Globe and Mail Update
Published Friday, Jun. 01, 2012 7:44AM EDT
Global markets plunged today on fresh economic measures from the United States to China to Europe.
What do China’s modern consumers want?
A new reading of the U.S. labour market was particularly disappointing, suggesting America still has a long, hard climb back and that its recovery is losing stream.
“Today’s weak payrolls report is unlikely to allay recent intensified concerns about deceleration after a seemingly promising start to the year,” said CIBC World Markets economist Peter Buchanan.
The day kicked off with purchasing managers indexes, which take the temperature of manufacturing, in China and then in Europe. Jobs numbers across Europe were equally disappointing, highlighting the struggles, particularly of the region’s weaker nations.
Here’s the damage so far:
The U.S. economy created just 69,000 jobs last month, according to the Labor Department today, well below what was expected, and the unemployment rate inched up to 8.2 per cent. That’s the first time in about a year that the jobless rate has climbed.
The Markit Economics measure of manufacturing in the euro zone slipped last month to 45.1 from 45.9. The 50 mark separates contraction from expansion, so that means a contraction in industry is worsening.
Unemployment in the 17-member monetary union stands at 11 per cent, while the regional differences are stark, from the highest, in Spain at 24.3 per cent, to the lowest, in Austria at 3.9 per cent. More than 17 million people can’t find jobs. Across the wider 27-member European Union, almost 25 million people are out of work.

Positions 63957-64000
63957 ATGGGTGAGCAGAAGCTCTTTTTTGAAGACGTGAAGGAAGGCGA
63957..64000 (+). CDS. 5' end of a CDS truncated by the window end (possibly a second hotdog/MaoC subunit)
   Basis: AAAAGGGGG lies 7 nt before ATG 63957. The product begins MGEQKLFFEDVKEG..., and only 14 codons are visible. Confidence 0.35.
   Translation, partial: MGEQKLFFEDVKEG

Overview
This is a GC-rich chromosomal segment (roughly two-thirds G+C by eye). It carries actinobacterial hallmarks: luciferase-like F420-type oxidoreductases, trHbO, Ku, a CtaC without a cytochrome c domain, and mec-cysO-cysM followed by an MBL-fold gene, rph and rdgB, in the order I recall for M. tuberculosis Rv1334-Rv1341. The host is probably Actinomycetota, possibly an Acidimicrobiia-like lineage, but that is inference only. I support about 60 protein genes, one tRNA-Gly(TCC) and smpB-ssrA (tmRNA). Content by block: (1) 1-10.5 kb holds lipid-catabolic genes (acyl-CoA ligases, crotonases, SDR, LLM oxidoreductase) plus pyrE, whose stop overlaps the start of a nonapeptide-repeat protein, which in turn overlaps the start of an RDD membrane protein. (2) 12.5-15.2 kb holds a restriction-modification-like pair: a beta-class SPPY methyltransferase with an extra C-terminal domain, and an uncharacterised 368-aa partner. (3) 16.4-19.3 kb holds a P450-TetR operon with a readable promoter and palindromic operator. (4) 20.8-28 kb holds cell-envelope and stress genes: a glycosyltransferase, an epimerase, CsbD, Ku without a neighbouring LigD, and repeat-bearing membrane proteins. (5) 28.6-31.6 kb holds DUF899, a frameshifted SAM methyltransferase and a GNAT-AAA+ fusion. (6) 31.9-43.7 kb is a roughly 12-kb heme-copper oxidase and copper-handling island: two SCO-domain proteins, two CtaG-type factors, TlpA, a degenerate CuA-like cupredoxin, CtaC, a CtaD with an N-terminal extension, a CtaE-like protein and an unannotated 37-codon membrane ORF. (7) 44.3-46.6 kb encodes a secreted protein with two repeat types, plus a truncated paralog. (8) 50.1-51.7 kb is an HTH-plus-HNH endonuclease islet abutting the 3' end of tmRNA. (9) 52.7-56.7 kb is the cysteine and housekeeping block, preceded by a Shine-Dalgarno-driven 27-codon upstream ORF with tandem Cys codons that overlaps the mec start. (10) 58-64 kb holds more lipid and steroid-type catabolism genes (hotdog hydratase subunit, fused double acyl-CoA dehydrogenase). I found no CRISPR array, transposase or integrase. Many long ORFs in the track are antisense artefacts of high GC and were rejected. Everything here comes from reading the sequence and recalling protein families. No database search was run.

The reading on manufacturing in China slipped to 50.4, markedly below what was expected and a measure analysts say could further hurt commodities prices. Economist Wei Yao of Société Générale describes China’s outlook as a “bumpy landing.”
Amid all this, investors were grim.
“The flight to safety continues,” said sales trader Yusuf Heusen of IG Index.
“German bund yields are dropping once again, with the two-year note seeing yields actually turn negative thanks to the sheer volume of buying; investors are now so desperate to park their money somewhere safe that they are effectively paying the German government to hold their cash,” he said in a research note.
“A slew of PMIs from around the world show that the global economy remains weak, with particularly worrying readings from the U.K. and Germany, whose indices dropped to their lowest levels since mid-2009.”
Tokyo’s Nikkei lost 1.2 per cent, though Hong Kong’s Hang Seng gained 0.4 per cent. European stocks plunged, followed in North America by theS&P 500 (SPX-I1,285.68-24.65-1.88%), the Dow Jones industrial average (DJIA-I12,187.40-206.05-1.66%) and Toronto’s S&P/TSX composite (TSX-I11,379.90-133.31-1.16%).
“New month, new mood? Not so much,” said Benjamin Reitzes of BMO Nesbitt Burns.
Canada’s economy expanded at a muted annual pace of 1.9 per cent in the first quarter of the year as consumers took something of a breather.
That matched the growth rate in the final quarter of last year, according to Statistics Canada today, though is below what the Bank of Canada had projected would be an expansion to the tune of 2.5 per cent.
Business investment in Canada drove the expansion in the first three months of this year, while growth in consumer spending, which had powered 2011, slowed.
“The March GDP result doesn’t provide a great handoff to the second quarter, and suffice it to say that we’re not holding our breath for a strong pickup in growth given a still-soft U.S. economy … and confidence headwinds emanating from the European crisis,” said Robert Kavcic of BMO Nesbitt Burns.
“Against this backdrop, the Bank of Canada will likely be on hold for the remainder of the year.”